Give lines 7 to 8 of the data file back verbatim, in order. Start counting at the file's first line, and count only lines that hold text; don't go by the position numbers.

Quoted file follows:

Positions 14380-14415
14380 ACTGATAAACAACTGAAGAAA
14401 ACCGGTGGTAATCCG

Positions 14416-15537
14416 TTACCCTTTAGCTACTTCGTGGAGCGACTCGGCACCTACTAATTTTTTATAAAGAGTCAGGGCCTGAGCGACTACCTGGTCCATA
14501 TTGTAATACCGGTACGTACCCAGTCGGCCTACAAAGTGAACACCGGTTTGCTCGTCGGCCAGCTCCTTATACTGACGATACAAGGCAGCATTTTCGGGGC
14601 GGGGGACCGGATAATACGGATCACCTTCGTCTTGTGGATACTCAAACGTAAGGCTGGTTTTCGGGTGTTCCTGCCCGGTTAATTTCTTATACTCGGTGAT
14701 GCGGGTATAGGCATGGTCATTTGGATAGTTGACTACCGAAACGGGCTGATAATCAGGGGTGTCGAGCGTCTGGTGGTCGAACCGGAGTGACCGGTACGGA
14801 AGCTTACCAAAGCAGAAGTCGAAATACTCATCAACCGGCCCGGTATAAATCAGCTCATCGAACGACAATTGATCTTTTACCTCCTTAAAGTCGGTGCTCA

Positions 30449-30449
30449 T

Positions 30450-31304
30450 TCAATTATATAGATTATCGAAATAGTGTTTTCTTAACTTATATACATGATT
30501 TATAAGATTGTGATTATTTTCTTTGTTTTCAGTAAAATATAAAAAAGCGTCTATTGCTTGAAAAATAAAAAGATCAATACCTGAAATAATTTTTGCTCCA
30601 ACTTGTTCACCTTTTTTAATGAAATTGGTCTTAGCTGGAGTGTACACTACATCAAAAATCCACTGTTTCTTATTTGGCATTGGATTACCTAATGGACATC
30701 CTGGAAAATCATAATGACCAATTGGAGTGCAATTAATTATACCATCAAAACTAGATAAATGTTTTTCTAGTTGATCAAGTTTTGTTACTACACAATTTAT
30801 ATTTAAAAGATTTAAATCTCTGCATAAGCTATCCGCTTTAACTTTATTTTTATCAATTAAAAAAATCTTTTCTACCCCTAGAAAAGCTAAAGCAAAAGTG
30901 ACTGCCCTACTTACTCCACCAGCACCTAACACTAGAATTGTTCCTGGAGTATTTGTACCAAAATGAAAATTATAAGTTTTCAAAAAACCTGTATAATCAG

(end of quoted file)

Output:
14601 GGGGGACCGGATAATACGGATCACCTTCGTCTTGTGGATACTCAAACGTAAGGCTGGTTTTCGGGTGTTCCTGCCCGGTTAATTTCTTATACTCGGTGAT
14701 GCGGGTATAGGCATGGTCATTTGGATAGTTGACTACCGAAACGGGCTGATAATCAGGGGTGTCGAGCGTCTGGTGGTCGAACCGGAGTGACCGGTACGGA